The parliament of the Republic of Togo has adopted laws against sexual relations with minors under the age of sixteen to protect students and apprentices at learning centers from child marriage and teenage pregnancies.
This adoption was done by the country’s Parliament on Tuesday (29 November) to protect minors under the age of sixteen against all forms of sexual violence, which are pervasive in the country.
The law will also provide support to victims of all forms of sexual violence.
According to a statement issued by the 94th pre-session of the Committee on the Rights of the Child and its review of Togo for Human Rights Watch (Washington DC), the adolescent birth rate in Togo from 2004 to 2020 was 79 per 1,000 adolescent girls and women aged fifteen (15) to nineteen (19).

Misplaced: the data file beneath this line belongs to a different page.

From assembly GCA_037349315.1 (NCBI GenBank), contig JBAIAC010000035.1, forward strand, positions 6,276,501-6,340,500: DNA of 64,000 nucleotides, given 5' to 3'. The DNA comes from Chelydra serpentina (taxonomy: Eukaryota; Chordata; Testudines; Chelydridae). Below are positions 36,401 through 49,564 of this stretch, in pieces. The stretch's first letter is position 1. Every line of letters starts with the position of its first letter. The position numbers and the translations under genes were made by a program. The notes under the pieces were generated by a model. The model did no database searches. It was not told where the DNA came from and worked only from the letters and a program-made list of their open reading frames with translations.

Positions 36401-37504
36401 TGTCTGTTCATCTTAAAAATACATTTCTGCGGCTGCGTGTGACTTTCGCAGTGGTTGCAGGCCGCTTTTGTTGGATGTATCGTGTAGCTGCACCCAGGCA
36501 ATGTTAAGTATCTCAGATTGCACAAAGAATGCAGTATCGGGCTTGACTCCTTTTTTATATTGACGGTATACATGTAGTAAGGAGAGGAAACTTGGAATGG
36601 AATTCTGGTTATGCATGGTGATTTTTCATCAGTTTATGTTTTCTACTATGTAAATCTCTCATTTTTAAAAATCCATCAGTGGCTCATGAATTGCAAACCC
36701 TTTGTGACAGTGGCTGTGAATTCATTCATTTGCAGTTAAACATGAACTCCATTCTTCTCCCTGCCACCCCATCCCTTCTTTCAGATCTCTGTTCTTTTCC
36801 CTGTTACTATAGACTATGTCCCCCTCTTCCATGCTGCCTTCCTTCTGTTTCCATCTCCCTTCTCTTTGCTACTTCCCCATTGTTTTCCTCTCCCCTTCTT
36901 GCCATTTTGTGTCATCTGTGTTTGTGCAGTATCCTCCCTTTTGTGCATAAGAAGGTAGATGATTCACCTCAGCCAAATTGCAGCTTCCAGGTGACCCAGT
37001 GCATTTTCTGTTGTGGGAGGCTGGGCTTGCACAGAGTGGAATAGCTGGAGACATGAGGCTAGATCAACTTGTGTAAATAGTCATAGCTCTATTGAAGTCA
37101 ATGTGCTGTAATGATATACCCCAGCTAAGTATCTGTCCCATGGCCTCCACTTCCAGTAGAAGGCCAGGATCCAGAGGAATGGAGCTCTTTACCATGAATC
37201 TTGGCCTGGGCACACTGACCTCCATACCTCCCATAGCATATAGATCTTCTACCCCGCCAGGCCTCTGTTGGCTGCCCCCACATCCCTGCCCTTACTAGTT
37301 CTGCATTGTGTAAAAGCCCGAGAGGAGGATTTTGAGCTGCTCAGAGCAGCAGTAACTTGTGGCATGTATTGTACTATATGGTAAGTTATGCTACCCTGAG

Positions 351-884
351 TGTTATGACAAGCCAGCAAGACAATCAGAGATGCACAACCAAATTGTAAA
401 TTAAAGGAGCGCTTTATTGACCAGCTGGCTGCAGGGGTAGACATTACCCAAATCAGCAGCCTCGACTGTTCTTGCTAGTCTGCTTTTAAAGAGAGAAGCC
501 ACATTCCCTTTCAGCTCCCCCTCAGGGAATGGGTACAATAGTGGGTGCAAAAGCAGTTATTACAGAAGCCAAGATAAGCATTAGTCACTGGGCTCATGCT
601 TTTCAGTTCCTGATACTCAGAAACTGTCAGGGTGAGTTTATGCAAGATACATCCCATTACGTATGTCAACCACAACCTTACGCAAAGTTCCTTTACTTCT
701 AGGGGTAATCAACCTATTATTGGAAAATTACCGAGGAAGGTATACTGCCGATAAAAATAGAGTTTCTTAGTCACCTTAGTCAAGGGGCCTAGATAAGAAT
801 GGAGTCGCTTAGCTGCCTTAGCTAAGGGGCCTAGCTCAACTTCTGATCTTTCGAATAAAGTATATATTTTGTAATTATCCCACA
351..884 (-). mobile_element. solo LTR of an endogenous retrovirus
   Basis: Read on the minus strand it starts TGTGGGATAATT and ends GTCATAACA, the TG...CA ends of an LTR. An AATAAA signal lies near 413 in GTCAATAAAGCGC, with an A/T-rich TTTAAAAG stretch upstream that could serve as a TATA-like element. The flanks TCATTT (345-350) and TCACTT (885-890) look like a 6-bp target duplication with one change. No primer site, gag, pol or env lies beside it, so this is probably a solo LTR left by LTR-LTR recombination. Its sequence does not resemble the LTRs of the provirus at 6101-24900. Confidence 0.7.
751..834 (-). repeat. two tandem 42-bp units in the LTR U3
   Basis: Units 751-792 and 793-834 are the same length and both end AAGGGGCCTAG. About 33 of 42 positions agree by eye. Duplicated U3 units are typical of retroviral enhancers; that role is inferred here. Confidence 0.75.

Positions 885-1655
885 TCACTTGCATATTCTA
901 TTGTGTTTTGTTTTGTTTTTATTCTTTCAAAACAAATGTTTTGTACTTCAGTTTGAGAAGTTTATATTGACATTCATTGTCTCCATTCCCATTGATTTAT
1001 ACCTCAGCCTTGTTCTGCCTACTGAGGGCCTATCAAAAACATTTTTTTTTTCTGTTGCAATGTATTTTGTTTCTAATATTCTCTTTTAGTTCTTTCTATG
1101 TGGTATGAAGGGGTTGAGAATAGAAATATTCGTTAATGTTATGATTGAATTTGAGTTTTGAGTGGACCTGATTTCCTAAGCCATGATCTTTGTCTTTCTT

Furthermore, according to a 2017 United Nations Children’s Fund (UNICEF) data survey, 25% of girls in Togo were married before the age of 18, and 6% were married before the age of 15.
Forced marriage is allegedly reported to be common in the northern part of Togo and in the Vogan Region, which is about 50 kilometers away from the east of Lome.
However, Togo’s 2007 Code of the Child indicates that the minimum age of marriage is eighteen (18), and a court may grant exemptions from the age of 16 if a serious cause is found or if it has consent from a parent or legal guardian.
The code (Article 267) does not also specify what may constitute a serious cause.
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